post #37 of 99
Quote:
Originally Posted by crunchy_mommy View Post
This is not about grandparents giving the kid an extra cookie or letting them watch an extra hour of TV or stay up late. IMO, it's a much more serious issue.
That's right. And, as serious as that may be, it's not even really about whether the kid eats meat. It's about whether OP's MIL respects her choices as a parent. She clearly does not. She's making fun of OP's choices and laughing about sneaking around behind OP's back in order to break OP's rules in front of OP's child. That's wildly inappropriate. Talk about teaching a child to disrespect her own mother.

Micromanagement has absolutely nothing to do with the OP's situation, and I can't understand why anyone would think that it does.
post #38 of 99
So far, I've seen several potential issues mentioned in this thread that some people consider trivial and some people consider vital:

* Happy Meals (junk food in general)
* Meat (ethically ambiguous foods in general)
* TV (an extra hour thereof, any at all)


and then some issues that most of us consider vital:

* don't hit the kids
* don't let the kids CIO
* don't drive the kids around without properly restraining them


The OP feels she has an issue with her MIL being disrespectful. That may well be true. The MIL seems to feel that the OP is hypersensitive in the matter of a child's hypothetical future diet. That may well be true, and MIL may feel disrespected by that, depending on how it's expressed in social situations. Since the child in question is only four months old, probably all involved are going to find their positions shifting and changing in the next few years. The fact that it's even being discussed at this point lets me know that both the OP and the MIL are not dealing with their difference in the friendliest, most respectful way possible. I have no problem following food rules when I babysit a child, but a first-time mom of a 4 month old who is listing out her Cast In Stone beliefs about what her child should/will/can eat a year or two or three from now? I think that person is in for a reality check about the level of control that one person (even a mom) can usefully and healthily wield over what is chewed and swallowed by another person (even a toddler. Especially a toddler.).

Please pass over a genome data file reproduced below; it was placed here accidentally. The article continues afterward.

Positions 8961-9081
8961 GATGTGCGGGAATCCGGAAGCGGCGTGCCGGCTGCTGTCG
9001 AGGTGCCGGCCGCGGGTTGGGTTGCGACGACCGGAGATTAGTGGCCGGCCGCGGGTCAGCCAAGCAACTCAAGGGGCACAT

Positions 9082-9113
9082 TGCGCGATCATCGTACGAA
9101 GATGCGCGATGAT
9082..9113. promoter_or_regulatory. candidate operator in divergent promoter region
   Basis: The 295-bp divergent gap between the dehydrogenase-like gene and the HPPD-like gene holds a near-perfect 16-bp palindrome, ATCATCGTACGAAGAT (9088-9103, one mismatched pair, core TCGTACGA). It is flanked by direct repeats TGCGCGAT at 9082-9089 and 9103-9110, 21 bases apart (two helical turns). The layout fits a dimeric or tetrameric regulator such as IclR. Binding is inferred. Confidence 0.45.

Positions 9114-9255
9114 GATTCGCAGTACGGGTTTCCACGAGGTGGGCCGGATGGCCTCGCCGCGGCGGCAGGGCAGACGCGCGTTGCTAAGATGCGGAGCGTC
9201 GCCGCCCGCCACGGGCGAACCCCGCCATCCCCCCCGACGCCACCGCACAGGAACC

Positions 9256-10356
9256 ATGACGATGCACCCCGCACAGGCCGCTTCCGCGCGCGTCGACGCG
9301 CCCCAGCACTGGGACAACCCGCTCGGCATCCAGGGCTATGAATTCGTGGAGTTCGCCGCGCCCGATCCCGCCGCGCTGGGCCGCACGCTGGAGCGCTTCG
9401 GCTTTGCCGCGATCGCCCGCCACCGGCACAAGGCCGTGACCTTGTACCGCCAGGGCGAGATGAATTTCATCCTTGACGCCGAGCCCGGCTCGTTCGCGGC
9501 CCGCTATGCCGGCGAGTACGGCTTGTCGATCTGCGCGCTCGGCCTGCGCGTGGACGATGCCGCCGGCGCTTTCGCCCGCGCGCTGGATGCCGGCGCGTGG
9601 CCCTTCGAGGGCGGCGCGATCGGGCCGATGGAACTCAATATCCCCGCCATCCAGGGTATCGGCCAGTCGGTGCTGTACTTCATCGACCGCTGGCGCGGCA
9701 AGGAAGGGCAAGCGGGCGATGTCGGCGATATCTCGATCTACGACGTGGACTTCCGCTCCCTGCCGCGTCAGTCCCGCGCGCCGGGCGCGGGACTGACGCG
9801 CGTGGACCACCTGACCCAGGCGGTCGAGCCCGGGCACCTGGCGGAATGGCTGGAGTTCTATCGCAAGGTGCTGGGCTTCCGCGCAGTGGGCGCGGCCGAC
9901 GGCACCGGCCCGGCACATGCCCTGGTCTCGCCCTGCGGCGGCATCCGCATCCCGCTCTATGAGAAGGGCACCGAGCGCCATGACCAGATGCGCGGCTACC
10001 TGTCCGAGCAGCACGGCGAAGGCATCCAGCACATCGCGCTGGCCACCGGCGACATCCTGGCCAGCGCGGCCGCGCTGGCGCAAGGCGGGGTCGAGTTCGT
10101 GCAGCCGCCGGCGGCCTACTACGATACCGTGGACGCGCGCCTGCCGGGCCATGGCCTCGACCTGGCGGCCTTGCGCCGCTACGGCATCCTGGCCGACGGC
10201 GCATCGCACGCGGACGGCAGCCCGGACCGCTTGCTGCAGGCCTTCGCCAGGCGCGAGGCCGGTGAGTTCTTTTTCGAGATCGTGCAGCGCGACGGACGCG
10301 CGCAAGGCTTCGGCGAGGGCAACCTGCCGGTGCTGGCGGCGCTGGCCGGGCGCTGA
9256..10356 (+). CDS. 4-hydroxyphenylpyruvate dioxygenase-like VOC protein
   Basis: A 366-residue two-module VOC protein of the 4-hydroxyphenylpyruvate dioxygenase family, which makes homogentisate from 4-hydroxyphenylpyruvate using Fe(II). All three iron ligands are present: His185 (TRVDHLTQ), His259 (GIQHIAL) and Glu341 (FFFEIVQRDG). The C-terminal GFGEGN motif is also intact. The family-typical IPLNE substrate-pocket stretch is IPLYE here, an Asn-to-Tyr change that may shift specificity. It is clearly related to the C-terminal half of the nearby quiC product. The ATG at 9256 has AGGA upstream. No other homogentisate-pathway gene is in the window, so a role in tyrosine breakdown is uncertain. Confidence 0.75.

OP, you need to decide if it's more important to have dietary and other non-safety-related restrictions respected, or for your child to spend time alone with Grandma. (I can see either answer being the right one for you, depending on your specific beliefs about food, family ties etc.). Then you need to ask your husband what HE thinks, and then the two of you need to arrive at a compromise you can both live with. If he wants his mother to quit the passive-aggressive spiel, then he should tell her that. If he wants his wife to show some deference to his mother in non-life-or-death stuff, then he should express that as well. You can't begin to work out a solution among parents until both of you are being really honest with each other about your priorities. And you certainly can't deal with a MIL issue until both of you are on board with a solution and presenting a united front.

I feel like this comes off as me not supporting you in eating vegetarian yourself and in feeding your child vegetarian foods. I DO support that. But you are the only vegetarian adult in her life, and if you want other adults to have important caregiving roles, then you may want to consider letting go of the control a bit. I'd be saying the exact same thing if you were the only TV-free adult in your child's life. I happen to be the only adult Jew among my children's local family caregivers, and you know what? They watch Rudolph. With my MIL.